Image added by this
Wednesday May 5, 1999
'I tell her that
her husband has committed suicide'
Stringer met Margherita Himmler at the
end of the war. This is an extract of the
recently unearthed interview
VISITED Margherita Himmler, wife of the most hated
man in the world, after Hitler, naturally. She has
been interned by the allied authorities and now
lives in a luxurious villa in the suburbs of Rome.
With her is her 15-year-old daughter,
An expression of stiff coldness emanates from
all her being. Not a movement of her face, no
lowering of her eyes or eyebrows, no gesture of the
hands marked, during all of the interview, the
manifestations of any particular emotion or
revealed any repentance.
She sits in an armchair with her legs crossed,
her hands nobly extended, her head erect and her
cold, light-blue eyes immovably fixed on me. Up to
this moment she has not known the fate of her
husband. As she suffers from heart trouble, the
allied authorities have up to now not told her that
the sanguinary chief of the Gestapo, captured by
the troops of the Fifth Army, went
to his death by crushing between his teeth a
capsule of poison.
I tell her the news. She receives my words with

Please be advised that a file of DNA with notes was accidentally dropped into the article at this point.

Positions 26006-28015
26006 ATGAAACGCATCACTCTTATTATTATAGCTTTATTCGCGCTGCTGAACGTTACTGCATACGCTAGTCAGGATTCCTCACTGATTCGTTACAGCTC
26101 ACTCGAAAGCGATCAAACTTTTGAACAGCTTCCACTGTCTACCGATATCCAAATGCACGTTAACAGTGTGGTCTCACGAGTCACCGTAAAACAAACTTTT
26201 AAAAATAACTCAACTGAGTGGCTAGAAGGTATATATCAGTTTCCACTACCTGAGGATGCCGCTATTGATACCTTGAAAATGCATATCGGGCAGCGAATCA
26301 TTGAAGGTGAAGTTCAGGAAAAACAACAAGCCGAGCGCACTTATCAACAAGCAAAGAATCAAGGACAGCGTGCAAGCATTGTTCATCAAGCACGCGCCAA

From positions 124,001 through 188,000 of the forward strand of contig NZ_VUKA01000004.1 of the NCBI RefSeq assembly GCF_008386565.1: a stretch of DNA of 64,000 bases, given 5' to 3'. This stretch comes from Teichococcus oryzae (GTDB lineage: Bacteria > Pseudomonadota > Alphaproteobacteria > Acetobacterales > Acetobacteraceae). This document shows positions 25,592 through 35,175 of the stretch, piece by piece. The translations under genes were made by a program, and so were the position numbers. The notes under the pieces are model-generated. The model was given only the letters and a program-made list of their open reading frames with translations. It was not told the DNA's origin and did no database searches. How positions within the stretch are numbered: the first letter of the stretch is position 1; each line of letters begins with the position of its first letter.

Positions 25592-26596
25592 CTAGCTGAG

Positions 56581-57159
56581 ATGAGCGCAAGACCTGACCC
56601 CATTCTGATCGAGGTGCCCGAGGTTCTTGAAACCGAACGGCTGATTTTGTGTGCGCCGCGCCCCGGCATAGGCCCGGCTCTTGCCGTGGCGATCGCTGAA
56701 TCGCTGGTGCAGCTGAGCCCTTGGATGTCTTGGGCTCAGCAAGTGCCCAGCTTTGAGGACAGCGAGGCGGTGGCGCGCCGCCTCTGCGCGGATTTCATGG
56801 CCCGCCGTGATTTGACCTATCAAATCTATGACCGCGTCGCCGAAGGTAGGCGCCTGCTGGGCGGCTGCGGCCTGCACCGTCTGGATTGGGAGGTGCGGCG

the same indifference as if I had announced the
death of the household cat. Then, interrupting what
I was saying, she begins to talk about the last
conversation she had with her husband.
'I was near Munich and he was in Berlin. He
called me by telephone. It was during last summer.'
I try to lead the conversation back to the subject
I had been questioning her on, and ask her if she
knows the manner by which Himmler died and if she
has been informed that he has been buried in a
But Frau Margherita is not moved: no surprise,
apparently no interest. I have the impression of
being before the most inhuman phenomenon of
indifference and coldness which I have ever
encountered. I then ask her if she knew the
activities of her husband in his capacity of chief
of the secret police. She answers 'certainly'.
'And do you know the opinion which the world
holds of him?' 'I also know this,' she answers.
'But I also know that before the war my husband was
held by many in the highest consideration.' 'And
after the war? Don't you think that he became the
man most deeply hated by humanity?' She shrugs her
shoulders a little and says: 'Perhaps, it is the
destiny of all policemen to have heaped on them the
hate of man, and my husband was a policeman.'
And in pronouncing these last words there seemed
to come to the surface from the coldness of her
voice a strange sense of pride. I ask her if she
knows that the Allies had given Himmler the first
place on the list of war criminals, and she answers
me drily: 'My husband? How could that be when the
Führer was Hitler?'
comment: The above appears to be a translation
of an interview published in the Rome newspaper
Il Giornale del Mattino, Jul 4, 1945; the
interview was conducted in Cine Città by
UP writer Ann Stringer (PRO file WO.208/12603).
See too in the same file CSDIC/200/MU/15/X-22,
the brief interrogation of Frau Himmler and her
daughter, May 24, 1945.